Keeping up with the latest technology in business can be tough. There are always new software, apps, and hardware to consider. It’s important to plan and budget for IT expenses to succeed. However, it can be hard to make smart choices without knowing what affects your technology budget.
That’s why business owners and managers need to think about various factors, including business needs, hardware and software options, maintenance costs, security risks, and staff training costs. By considering all these important factors, you can make an informed decision and ensure that your technology budget will work best for your business in the long-term. Let’s dig a little deeper…
Hardware and Infrastructure
It’s important to recognize the significance of your hardware and infrastructure systems in your business’s daily operations. If you forego regular maintenance and planned upgrades, you could be doing your company a serious disservice. Be sure to budget for items like servers, firewalls, computers, and even peripherals like printers. All these items are part of your hardware and infrastructure assets.
Along with budgeting for hardware for existing users, don’t forget to account for potential new hires and their technology needs. It’s also important to consider the flipside: What would your costs be for working with limited, inadequate, or outdated equipment? Your productivity and security could suffer, incurring more expenses and lost profits over the long run. Your hardware and infrastructure budget needs to reflect all these factors, which should also be included in your IT roadmap.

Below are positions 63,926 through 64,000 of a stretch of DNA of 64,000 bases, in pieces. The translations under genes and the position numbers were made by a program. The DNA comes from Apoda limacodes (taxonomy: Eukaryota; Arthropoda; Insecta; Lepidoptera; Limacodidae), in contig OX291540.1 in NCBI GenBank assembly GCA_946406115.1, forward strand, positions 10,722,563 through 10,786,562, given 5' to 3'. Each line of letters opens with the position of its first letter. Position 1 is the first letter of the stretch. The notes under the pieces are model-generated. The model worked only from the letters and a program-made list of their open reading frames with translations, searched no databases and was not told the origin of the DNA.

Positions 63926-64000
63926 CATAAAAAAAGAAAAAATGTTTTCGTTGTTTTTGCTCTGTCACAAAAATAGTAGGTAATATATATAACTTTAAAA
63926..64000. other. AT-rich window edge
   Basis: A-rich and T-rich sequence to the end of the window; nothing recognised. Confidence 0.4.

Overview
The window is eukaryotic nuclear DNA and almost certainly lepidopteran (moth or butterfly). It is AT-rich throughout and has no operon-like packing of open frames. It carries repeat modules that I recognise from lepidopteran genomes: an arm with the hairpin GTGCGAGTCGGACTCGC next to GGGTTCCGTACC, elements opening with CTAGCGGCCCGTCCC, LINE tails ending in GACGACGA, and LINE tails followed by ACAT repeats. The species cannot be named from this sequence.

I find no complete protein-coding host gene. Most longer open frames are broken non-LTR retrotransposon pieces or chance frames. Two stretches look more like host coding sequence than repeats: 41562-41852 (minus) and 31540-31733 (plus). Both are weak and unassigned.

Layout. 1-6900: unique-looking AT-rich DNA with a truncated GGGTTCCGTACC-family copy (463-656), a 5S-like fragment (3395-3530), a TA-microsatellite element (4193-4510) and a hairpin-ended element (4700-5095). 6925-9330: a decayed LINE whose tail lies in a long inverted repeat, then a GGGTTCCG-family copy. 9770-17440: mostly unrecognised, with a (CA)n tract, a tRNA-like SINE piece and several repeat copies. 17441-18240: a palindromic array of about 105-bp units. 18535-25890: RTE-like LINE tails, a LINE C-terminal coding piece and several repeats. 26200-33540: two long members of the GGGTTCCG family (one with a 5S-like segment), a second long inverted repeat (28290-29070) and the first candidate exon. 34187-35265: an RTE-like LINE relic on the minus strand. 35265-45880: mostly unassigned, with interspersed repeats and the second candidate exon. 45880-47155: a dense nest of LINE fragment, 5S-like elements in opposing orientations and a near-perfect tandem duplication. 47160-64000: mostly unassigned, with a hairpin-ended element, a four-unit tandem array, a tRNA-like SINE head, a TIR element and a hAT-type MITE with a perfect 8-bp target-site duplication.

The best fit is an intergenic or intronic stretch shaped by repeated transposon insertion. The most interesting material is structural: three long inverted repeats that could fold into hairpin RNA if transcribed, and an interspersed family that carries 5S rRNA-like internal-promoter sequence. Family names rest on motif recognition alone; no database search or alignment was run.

Software and Subscriptions
Many businesses these days run on a combination of purchased or proprietary software and subscription and cloud-based software as a service (SaaS). While the day-to-day use of these applications may seem similar, there is one key budgeting difference that you need to keep in mind: when you purchase software for your business, that may be considered an owned asset and is could be accounted for as a capital expense. SaaS is something that you regularly pay to use but do not own, making subscriptions to SaaS an operating expense. You need to account for both capex and opex costs when budgeting for software and applications.